Class-action lawsuit filed on behalf of St. James Town residents displaced by fire
|Toronto Star 24 Sep 2018 at 14:23|
A class-action lawsuit has been filed on behalf of residents displaced from a St. James Town property after a six-alarm fire last month.
Lawyers from Landy Marr Kats LLP, acting on behalf of displaced residents from 650 Parliament St., filed the lawsuit on Sept. 14 in Ontario Superior Court and are seeking a $50 million compensation in damages.
In their statement of claim, they accuse the defendants — four property owners, the property management and Toronto Hydro — of negligence, breach of contract and breach of the Residential Tenancies Act, among other things.
More than 1,500 residents of the building near Parliament and Wellesley Sts. were forced out of their units when a fire broke out in the afternoon of Aug. 21. Toronto Fire officials have said the incident was caused by a major electrical failure, and investigations are ongoing.
City officials and the Red Cross scrambled to find temporary housing for the displaced people, and have encouraged them to seek out their own housing arrangements as repairs could take up to four months. Nearly 200 of the residents are currently sheltered inside the Regent Park Community Centre, which has since closed to the public.
As of Monday afternoon, no statement of defence had been filed at the court. Defendants have 40 days from the day a lawsuit is served to file a defence.
Regent Park programs left in lurch as community centre used to shelter displaced residents
A spokesperson for Toronto Hydro said the company does not comment on matters that are before the court.
The Star sent detailed requests for comment on the allegations to the other defendants — Bleeman Holdings Limited, 650 Parliament Residences Inc., 650 Parliament (LHB) Investments Limited, Parwell Investments Inc., and Wellesley/Parliament Square Limited — but did not receive a response.
The lawsuit names the plaintiff as Yulia Tomash, a single mother who lived with a young child and a cat in a one-bedroom unit for which she paid $1,300 a month. She is described in the lawsuit as representative of all the people who were residents, tenants or visitors of 650 Parliament St. at the time of the fire.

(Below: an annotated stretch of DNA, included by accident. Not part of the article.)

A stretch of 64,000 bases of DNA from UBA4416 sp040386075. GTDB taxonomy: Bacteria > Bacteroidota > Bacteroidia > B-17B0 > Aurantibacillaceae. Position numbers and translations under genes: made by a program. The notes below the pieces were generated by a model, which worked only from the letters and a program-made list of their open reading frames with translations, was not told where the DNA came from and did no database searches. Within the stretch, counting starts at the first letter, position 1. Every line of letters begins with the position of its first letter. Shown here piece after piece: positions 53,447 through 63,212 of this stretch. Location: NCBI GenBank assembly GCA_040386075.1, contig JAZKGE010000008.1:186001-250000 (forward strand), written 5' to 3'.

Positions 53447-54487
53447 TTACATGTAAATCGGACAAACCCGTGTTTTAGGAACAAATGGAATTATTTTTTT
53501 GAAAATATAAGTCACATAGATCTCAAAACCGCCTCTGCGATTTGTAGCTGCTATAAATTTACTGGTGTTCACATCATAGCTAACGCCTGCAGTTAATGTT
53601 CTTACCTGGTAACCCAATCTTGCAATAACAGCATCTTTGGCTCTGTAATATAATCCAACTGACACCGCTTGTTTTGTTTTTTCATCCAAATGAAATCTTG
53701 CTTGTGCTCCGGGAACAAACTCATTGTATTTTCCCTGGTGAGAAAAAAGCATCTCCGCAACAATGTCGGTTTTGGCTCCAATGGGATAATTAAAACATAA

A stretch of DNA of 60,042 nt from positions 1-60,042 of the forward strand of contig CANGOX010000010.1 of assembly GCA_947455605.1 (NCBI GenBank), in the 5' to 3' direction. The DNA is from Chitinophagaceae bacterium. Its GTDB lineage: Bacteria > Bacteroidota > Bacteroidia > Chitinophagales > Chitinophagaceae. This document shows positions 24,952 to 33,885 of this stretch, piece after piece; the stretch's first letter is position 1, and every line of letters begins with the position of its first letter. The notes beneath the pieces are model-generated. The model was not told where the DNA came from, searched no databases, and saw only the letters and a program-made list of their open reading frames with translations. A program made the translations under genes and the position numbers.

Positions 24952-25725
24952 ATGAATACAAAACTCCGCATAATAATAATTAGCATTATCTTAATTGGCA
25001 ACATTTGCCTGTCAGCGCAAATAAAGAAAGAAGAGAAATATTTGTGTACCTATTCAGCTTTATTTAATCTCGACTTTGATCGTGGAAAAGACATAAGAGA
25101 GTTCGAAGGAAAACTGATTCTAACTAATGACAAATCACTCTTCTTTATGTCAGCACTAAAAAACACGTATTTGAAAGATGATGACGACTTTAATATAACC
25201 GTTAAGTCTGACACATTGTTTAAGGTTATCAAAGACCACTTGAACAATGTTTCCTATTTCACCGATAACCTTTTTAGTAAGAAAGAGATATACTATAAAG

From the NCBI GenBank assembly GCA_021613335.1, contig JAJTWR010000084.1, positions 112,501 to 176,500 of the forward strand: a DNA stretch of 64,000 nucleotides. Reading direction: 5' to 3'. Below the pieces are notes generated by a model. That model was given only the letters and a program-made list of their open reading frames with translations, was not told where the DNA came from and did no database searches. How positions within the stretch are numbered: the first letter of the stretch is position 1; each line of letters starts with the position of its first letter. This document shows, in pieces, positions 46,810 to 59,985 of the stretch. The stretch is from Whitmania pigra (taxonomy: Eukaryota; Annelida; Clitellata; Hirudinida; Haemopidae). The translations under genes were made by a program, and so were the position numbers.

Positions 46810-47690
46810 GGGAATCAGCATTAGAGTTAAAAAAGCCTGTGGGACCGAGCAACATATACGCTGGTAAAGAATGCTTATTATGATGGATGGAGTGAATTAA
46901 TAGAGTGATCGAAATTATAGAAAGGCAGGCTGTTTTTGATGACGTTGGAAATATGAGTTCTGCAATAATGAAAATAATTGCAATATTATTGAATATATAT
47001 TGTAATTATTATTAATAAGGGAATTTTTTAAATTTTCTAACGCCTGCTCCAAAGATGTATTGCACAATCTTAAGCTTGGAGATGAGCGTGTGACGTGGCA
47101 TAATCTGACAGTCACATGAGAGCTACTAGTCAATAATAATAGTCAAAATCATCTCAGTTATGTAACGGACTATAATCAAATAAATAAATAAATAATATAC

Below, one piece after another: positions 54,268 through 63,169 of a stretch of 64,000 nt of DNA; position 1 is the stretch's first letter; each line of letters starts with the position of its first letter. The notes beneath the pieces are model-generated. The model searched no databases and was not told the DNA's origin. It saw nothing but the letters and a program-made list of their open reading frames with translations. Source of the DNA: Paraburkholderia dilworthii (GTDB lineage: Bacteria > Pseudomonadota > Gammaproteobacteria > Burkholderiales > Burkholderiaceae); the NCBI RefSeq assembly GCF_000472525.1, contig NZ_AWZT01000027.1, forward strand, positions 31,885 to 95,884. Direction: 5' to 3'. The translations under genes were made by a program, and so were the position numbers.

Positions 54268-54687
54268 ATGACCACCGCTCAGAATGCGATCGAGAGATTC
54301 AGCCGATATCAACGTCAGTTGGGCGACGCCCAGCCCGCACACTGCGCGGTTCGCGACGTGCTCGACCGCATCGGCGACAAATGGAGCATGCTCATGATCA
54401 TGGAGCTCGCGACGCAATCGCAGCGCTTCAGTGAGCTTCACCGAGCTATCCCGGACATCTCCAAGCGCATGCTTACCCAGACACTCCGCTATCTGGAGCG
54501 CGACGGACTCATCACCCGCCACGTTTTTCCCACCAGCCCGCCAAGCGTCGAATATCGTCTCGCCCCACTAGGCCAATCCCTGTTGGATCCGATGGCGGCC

The statement of claim alleges residents suffered “burns, smoke inhalation, mental distress, and other medical issues” in the aftermath of the fire.
The claim also alleges apartments were burglarized due to lack of security, stating Tomash returned to her unit after the fire and found her apartment “ransacked,” and $5,000 in cash missing.
The claim states the displaced residents have incurred additional unintended living expenses in terms of food, clothing, moving and alternate housing among others. Many have been unable to return to work, the claim says.
It also alleges residents have sustained aggravated mental and psychological damages in the aftermath of the fire.
“We want people to keep their receipts and contact us so that we can keep track of who is who and who had a loss and what type of loss,” said Vadim Kats, one of the lawyers who launched the class action.
He said the certification of the class action has not yet been secured, adding that process could take months.
The group has been posting notices in community newspapers in various languages, asking those affected by last month’s fire to get in touch.
Earlier this month, two other law firms — Strosberg Sasso Sutts LLP and Charney Lawyers — announced plans for a class-action lawsuit seeking compensation for the residents of 650 Parliament St. The firms filed a notice of action but have yet to file a statement of claim.